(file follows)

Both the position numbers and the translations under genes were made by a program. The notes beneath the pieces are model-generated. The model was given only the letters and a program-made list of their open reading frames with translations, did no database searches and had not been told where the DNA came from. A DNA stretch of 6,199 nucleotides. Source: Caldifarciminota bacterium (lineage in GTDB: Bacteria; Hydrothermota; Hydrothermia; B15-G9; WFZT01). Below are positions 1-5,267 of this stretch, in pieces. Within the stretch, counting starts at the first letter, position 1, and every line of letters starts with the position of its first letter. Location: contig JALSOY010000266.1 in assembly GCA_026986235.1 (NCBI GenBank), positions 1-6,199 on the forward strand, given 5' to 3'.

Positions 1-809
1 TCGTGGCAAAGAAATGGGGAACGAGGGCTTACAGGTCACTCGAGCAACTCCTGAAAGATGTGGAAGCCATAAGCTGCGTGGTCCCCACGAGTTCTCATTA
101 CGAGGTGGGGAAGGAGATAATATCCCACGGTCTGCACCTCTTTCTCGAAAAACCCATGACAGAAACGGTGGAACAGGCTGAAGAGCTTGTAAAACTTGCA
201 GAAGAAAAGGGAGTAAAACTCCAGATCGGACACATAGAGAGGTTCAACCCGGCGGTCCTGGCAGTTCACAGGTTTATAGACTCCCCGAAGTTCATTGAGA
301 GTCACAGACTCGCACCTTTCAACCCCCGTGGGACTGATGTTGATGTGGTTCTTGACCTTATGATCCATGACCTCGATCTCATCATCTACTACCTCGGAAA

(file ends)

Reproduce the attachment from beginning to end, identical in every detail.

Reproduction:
Both the position numbers and the translations under genes were made by a program. The notes beneath the pieces are model-generated. The model was given only the letters and a program-made list of their open reading frames with translations, did no database searches and had not been told where the DNA came from. A DNA stretch of 6,199 nucleotides. Source: Caldifarciminota bacterium (lineage in GTDB: Bacteria; Hydrothermota; Hydrothermia; B15-G9; WFZT01). Below are positions 1-5,267 of this stretch, in pieces. Within the stretch, counting starts at the first letter, position 1, and every line of letters starts with the position of its first letter. Location: contig JALSOY010000266.1 in assembly GCA_026986235.1 (NCBI GenBank), positions 1-6,199 on the forward strand, given 5' to 3'.

Positions 1-809
1 TCGTGGCAAAGAAATGGGGAACGAGGGCTTACAGGTCACTCGAGCAACTCCTGAAAGATGTGGAAGCCATAAGCTGCGTGGTCCCCACGAGTTCTCATTA
101 CGAGGTGGGGAAGGAGATAATATCCCACGGTCTGCACCTCTTTCTCGAAAAACCCATGACAGAAACGGTGGAACAGGCTGAAGAGCTTGTAAAACTTGCA
201 GAAGAAAAGGGAGTAAAACTCCAGATCGGACACATAGAGAGGTTCAACCCGGCGGTCCTGGCAGTTCACAGGTTTATAGACTCCCCGAAGTTCATTGAGA
301 GTCACAGACTCGCACCTTTCAACCCCCGTGGGACTGATGTTGATGTGGTTCTTGACCTTATGATCCATGACCTCGATCTCATCATCTACTACCTCGGAAA